This week marked five months since Pennsylvania and New Jersey’s first cases of the coronavirus were confirmed, and officials in both states saw some positive news on the health front: Pennsylvania’s seven-day average of new cases fell Friday to 747, its lowest point in nearly a month, and the transmission rate in New Jersey appeared to be declining.
But the virus’ other impacts showed no sign of slowing across the region. One of Philadelphia’s most beloved museums expanded layoffs and said it would stay closed this year; organizers of high school sports in Pennsylvania scrambled to find a way to save the fall season; colleges faced more challenges over how to resume classes; and New Jersey extended aid to some of the thousands of renters and landlords who have struggled with payments.
That $25 million program, funded through the federal CARES Act, will allow owners of small apartment buildings to apply for grants to cover lost payments from renters who couldn’t afford to pay between April and July. Those landlords would then be required to let renters off the hook for back payments and late fees.
The aid will be available to landlords who own properties with between three and 10 rental units, which covers about 30% of all New Jersey renters and 27% of low- and moderate-income renters.
“Many of these smaller buildings aren’t just personal investments for their owners,” Gov. Phil Murphy said. “They’re also investments in neighborhoods and communities.”
Still, the economic fallout keeps roiling many businesses.
The Please Touch Museum, a Philadelphia fixture for more than 30 years, will stay closed at least until 2021, it announced Friday. The children’s museum in Fairmount Park also laid off two dozen more workers, its third round of job cuts in six months.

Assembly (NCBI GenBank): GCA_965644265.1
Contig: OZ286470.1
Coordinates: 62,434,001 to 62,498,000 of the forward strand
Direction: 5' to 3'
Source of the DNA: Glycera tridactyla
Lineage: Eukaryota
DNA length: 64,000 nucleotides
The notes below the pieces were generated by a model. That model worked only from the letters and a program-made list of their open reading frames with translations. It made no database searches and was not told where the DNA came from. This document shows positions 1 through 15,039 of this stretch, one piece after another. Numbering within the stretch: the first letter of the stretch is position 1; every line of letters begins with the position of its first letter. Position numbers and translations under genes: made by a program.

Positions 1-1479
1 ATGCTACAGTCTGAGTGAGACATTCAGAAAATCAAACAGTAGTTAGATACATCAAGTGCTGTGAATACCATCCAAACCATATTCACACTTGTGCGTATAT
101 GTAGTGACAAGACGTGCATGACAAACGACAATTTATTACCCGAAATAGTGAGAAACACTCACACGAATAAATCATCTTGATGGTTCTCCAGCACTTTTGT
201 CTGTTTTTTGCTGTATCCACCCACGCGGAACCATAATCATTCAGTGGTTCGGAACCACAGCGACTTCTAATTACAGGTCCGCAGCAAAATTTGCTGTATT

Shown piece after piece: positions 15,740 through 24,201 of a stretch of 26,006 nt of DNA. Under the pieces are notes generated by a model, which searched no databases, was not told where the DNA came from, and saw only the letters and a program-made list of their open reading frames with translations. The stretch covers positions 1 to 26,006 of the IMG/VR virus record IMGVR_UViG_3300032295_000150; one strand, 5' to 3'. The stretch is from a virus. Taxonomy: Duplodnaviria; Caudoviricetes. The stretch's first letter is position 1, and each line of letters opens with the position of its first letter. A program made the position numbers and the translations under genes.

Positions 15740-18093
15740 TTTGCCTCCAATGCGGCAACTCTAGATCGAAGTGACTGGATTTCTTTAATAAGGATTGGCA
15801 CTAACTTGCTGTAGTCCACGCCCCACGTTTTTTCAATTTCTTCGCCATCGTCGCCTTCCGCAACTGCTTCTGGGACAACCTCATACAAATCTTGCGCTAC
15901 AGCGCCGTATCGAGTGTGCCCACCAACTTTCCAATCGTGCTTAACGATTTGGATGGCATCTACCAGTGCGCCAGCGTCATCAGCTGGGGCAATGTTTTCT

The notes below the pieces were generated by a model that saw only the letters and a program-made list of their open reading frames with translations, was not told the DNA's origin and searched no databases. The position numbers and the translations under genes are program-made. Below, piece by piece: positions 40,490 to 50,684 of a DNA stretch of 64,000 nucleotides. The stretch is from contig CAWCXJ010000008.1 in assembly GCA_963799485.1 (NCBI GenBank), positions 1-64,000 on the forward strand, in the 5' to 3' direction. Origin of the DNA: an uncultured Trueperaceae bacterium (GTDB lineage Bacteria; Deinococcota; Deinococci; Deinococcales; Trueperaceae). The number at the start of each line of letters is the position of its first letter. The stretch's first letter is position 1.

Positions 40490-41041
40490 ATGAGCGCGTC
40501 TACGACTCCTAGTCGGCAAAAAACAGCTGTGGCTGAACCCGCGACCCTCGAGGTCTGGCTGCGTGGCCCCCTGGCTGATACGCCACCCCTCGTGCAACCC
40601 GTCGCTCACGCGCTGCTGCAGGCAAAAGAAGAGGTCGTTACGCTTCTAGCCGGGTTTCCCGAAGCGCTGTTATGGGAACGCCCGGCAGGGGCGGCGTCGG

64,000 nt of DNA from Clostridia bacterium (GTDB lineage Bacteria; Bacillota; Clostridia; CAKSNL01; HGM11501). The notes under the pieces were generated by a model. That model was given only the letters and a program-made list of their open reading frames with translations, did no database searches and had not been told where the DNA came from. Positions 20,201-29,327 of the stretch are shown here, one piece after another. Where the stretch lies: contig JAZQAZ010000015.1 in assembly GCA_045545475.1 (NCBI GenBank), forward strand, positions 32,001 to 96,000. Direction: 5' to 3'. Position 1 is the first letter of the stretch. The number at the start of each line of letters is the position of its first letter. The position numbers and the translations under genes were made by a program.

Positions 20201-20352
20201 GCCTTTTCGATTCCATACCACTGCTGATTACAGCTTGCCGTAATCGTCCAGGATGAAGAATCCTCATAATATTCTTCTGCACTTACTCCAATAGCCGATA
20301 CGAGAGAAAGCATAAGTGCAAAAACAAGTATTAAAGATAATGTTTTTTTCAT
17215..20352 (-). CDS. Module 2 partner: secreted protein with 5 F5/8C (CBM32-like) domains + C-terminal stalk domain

Meanwhile, fall high school sports remained a question mark. The Pennsylvania Interscholastic Athletic Association said the start of sports statewide would be delayed by two weeks while the organization talks with Gov. Tom Wolf, who recommended Thursday that all interscholastic and recreational sports be suspended until 2021.
The lingering uncertainty and risk created by the virus led Princeton University on Friday to become the latest in a growing group of universities that have settled on remote instruction for all undergraduate students this fall.
Scrapping a plan to bring about half its undergraduates back to campus, the Ivy League university said it will restrict the number of students living on campus, allowing only those whose circumstances make it difficult or impossible for them to study from home or who have specific research needs.
“The pandemic’s impact in New Jersey has led us to conclude that we cannot provide a genuinely meaningful on-campus experience for our undergraduate students this fall in a manner that is respectful of public health concerns and consistent with state regulations,” Princeton president Christopher Eisgruber wrote in a message to the campus community Friday afternoon.
A few hours to the west, faculty, students and staff at Pennsylvania State University, which plans some in-person classes this fall, were raising questions about the university’s request that students sign a COVID-19 compact before returning to campus.
The compact includes a section asking students to assume the risk of exposure to the virus from attending Penn State and acknowledge that it could result in illness or death. It also asks students to acknowledge that the rules and precautions put in place by the university, state, and federal government “may or may not” be effective in protecting against the virus.